Barry Adamson, The Dames
Corner Hotel | 11 September 2012
As the few early arrivals bag seats and tables or skulk around the edges of the ample boogie space available at the Corner this Tuesday night, The Dames start up a happy instrumental groove. The Dames are drummer Clare Moore from The Moodists fame, and Kaye Louise Patterson, perhaps best known as pianist/vocalist in ’90s country-rock band Acuff’s Rose. Tonight they have additional support from Moore’s husband Dave Graney on guitar, bass player Stuart Thomas (member of The Lurid Yellow Mist with Moore and Graney) and a synthesiser/tambourine player on some tracks. The band feel a little under-rehearsed, but overall the material is pleasant and melodious. There are a few interesting moods on offer: I’ve Got A Lot To Drink About is a chuckle-inducing number, while the darkly spooky dirge Alphonsus Will Get You changes the mood entirely.
Despite some lighting and sound hiccups early in the piece, the suaveness package that is Barry Adamson takes it all in his very sexy stride. Playing bass and singing front-and-centre, Adamson is in total command. He rips into Jimi Hendrix tribute Star Spangled Banner then amps up the funk with Get Your Mind Right from new album I Will Set You Free. The set is peppered with both new album numbers and older fan favourites such as the slinky dark noir of Deja Voodoo from his 1998 album, As Above So Below.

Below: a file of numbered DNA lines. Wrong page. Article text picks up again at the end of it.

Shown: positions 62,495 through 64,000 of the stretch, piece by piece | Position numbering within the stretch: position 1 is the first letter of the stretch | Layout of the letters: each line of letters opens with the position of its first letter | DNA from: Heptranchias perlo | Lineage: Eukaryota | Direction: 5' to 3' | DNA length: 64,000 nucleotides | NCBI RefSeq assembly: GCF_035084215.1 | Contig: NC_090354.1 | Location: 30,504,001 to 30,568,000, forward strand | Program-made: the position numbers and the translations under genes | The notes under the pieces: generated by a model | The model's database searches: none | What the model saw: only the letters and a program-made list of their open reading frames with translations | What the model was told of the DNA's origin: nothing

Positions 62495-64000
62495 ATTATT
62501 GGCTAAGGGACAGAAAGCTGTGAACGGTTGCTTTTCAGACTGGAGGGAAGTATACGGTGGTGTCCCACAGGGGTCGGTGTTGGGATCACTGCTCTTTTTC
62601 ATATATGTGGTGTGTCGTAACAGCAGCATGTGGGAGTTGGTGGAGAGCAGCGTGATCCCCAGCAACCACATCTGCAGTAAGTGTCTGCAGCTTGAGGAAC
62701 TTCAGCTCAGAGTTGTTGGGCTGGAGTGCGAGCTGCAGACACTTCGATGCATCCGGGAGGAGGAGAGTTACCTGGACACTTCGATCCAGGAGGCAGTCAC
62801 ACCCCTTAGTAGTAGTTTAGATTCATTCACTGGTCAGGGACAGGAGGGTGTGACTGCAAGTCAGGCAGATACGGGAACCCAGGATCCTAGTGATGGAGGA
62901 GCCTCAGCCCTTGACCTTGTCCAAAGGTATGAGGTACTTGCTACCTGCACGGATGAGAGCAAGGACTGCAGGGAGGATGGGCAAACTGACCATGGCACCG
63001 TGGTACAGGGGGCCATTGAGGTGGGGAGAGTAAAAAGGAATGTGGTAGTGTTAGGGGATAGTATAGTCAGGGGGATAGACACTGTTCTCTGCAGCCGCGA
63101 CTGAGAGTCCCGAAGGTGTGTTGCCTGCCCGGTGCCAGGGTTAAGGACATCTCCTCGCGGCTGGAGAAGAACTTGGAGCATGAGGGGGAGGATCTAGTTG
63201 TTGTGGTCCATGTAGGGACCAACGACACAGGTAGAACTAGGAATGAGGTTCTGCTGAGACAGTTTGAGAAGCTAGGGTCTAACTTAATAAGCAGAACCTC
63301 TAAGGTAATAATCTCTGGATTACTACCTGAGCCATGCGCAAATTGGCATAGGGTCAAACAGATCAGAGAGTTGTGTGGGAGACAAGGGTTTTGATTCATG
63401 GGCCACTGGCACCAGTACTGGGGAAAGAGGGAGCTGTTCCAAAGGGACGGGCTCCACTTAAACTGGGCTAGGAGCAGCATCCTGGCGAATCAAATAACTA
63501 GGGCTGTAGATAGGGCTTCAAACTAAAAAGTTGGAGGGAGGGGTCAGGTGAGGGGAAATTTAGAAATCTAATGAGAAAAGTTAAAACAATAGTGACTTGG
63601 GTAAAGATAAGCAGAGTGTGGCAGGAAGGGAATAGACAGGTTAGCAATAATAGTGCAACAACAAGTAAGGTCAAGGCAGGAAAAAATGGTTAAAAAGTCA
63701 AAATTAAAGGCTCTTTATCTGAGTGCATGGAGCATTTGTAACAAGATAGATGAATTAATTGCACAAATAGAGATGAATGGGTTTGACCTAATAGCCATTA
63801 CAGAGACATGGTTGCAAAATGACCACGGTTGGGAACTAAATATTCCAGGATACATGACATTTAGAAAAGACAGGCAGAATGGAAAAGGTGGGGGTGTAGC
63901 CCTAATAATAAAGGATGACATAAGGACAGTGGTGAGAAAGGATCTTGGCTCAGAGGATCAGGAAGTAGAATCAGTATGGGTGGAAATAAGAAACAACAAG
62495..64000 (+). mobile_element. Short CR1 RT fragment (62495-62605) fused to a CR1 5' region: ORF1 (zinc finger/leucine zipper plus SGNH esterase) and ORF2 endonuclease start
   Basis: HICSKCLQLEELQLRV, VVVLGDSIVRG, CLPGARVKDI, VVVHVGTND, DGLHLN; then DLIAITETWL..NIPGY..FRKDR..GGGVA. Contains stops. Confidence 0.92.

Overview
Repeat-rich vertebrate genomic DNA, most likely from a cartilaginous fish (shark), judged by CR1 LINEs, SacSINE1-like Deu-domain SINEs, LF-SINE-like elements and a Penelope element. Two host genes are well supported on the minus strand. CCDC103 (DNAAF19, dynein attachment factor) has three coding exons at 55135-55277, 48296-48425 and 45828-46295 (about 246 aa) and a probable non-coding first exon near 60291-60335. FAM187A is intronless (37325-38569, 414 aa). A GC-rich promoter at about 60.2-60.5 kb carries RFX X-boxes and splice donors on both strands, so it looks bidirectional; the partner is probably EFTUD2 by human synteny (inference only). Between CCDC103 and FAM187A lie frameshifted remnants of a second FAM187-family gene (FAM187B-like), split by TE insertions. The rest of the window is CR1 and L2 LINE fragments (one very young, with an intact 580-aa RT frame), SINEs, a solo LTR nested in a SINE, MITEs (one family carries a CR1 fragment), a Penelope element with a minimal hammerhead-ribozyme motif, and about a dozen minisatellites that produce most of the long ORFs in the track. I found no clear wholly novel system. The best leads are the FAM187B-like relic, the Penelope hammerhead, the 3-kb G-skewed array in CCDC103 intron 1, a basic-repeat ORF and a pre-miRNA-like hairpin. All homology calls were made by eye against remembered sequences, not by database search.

The decidedly older crowd nod their heads in cool acknowledgment while a couple of over-excited, ever-so-slightly younger punters dance with crazy abandon. Adamson is a big presence, clearly enjoying himself as he slices through the backing provided by the three talented musicians who accompany him on guitar, drums and keyboard. His crimson open-neck shirt and black vest combo plus wraparound sunnies add to his allure as he steers us through his mysterious, funky grooves. He is funny and relaxed, and adds much to his ‘honorary Melburnian’ status as he inserts city-specific lyrics into his songs: “I cruised the streets of Brunswick”, being just one example. He owns the rhythmic pulse of the band in new songs Turnaround and Destination, which sees the guitarist not needing to play rhythm so much as lay down distorted licks and atmospherics.
The encore is fun, as Adamson brings out his ‘friends’, Howard and Dave: two creepy, skull-faced maracas that he proceeds to shake to the pulse of sensuous number Jazz Devil. The whole night is an enjoyable romp through the murky, inviting world of Adamson’s mind.